Life goes on. My warranty has been extended for another 90 days as all three scans from Sept. 23rd indicated stable and/or no new metastases. News with which I am extremely fond of saying, I can live. Though the radiologist's report that I received lists both non-small cell lung cancer and papillary thyroid cancer as "the indication," my endocrinologist feels what I have is thyroid cancer and likely have always had thyroid cancer. I wish I could say that will be for the lawyers to argue, but peculiarities of law and the three-year statute of limitations in Maryland makes a final resolution unlikely. Therefore, I will continue to live with my amazing good fortune and possible misdiagnosis as part and parcel of how I roll.
And how I roll, as you regular readers know is chemotherapy, targeted therapy, immunotherapy and targeted therapy once again - in that order, and diagnostic scans every three weeks in the beginning and eventually and presently, every three months. As such, over these nearly 13 years of being a cancer patient, I figure I've probably had at least 50 CT scans and another 20-plus MRIs, plus an occasional PET scan. The point being that over the years, I've done an awful lot of waiting for scan results with my life/immediate future hanging in the balance. And 'balance' is exactly what one needs to endure these incredibly anxious situations. Though I'm fairly experienced at this juncture, the actual moment of truth when I receive the email containing my results is oft-putting to say the least and downright heart-stopping to say the most.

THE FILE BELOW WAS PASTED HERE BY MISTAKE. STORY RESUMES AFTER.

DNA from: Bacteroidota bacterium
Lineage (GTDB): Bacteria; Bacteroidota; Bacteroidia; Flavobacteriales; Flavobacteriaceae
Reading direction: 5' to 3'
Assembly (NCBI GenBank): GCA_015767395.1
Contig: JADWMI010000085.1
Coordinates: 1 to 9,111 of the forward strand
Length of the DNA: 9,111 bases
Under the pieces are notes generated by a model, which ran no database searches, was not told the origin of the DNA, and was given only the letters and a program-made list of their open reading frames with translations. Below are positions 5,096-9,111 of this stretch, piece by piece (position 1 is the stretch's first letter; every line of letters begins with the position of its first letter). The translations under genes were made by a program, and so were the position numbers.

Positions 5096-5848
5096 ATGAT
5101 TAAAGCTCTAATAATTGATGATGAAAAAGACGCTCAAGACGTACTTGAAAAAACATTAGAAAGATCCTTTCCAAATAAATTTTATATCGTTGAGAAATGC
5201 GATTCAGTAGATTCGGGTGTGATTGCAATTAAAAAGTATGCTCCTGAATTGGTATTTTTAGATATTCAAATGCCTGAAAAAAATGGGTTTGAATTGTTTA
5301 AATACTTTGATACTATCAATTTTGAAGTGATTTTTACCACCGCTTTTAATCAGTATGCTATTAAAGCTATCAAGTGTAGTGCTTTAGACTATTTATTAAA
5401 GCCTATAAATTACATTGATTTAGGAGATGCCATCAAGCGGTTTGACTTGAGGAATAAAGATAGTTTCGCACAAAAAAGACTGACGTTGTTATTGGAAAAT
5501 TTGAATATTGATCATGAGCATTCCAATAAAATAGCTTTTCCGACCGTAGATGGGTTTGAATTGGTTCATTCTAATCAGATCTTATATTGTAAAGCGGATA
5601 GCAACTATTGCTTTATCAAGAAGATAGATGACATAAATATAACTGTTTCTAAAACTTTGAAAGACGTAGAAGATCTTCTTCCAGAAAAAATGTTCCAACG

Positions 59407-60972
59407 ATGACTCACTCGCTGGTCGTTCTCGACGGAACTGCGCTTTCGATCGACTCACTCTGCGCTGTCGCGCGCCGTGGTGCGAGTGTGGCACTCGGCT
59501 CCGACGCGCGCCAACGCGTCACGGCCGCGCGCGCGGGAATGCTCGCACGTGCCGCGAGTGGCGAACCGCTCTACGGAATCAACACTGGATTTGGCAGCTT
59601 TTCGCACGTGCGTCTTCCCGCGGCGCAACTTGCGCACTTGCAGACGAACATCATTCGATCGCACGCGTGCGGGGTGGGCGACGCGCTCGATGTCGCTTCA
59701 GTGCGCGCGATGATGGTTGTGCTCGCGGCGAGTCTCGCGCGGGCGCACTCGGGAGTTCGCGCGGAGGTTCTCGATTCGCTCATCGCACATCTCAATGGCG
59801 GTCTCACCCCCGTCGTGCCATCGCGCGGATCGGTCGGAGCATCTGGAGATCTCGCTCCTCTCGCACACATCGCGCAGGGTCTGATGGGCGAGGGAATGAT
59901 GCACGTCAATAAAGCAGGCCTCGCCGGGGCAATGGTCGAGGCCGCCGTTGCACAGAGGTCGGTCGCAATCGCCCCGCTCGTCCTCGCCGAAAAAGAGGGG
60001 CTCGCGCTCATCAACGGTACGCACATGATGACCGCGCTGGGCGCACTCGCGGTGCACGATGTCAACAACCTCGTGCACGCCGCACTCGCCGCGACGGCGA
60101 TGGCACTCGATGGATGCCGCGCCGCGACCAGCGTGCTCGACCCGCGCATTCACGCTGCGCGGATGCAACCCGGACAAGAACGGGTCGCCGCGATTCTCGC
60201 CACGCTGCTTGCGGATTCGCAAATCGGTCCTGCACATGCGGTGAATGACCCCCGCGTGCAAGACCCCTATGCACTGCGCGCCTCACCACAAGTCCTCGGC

However, my personality is perfectly suited for these ongoing challenges. I never presume the worst. I never woe is me. I never bemoan systemic delays in communicating the results to me. As my close friend, John, would most definitely say: "It is what it is, and it will be what it will be." I never put the proverbial cart before the horse. I can take it. No problem. My wife, Dina, on the other hand, cannot. For her, the results cannot arrive soon enough. Granted, immediate feedback would be much preferred. But, that's never been the process. I can accept it. Dina, not so much.
That being said, I will admit that after all these years/scans/waiting for results, I have become less able to take it all in stride. It's as if a layer of patience and understanding of the process has been worn away with time. Even though I've mostly received good news (unexpectedly given my original "13 month to two year" prognosis - in Feb., 2009), I have had my share of disappointing news. But on the whole, I've been one of the luckier cancer patients. Still, each scan I wait for results is hardly an adventure in wonderland. I am constantly wondering and worrying when the other shoe will drop (the bad news). In fact, opening up the email that contains my scan results literally takes my breath away.
Not to be negative, which I'm not, but during the Team Lourie meeting in late Feb., 2009 when I first met my oncologist and were given all the medical reports/assessments of my recent X-Rays, CT scan, PET scan and surgical biopsy from the pulmonologist, thoracic surgeon, pathologist and internist, it was clear and convincing from all these doctors that I had lung cancer. And my prognosis? Grim, and it was no fairy tale. It was surreal to hear and nearly impossible to process. I have what? When I was told the survival statistics by my oncologist of stage IV non-small cell lung cancer patients (me): 2 percent survive beyond two years, my brother asked if there are exceptions. To which my oncologist replied to me: "Could you be the one? Sure." Little did I know that the doctor was being literal. One was the answer. Ever since I heard that, I felt my days were numbered. All these several years later, I'm not exactly counting days, but neither am I counting chickens. I live quarter to quarter and am grateful to do so.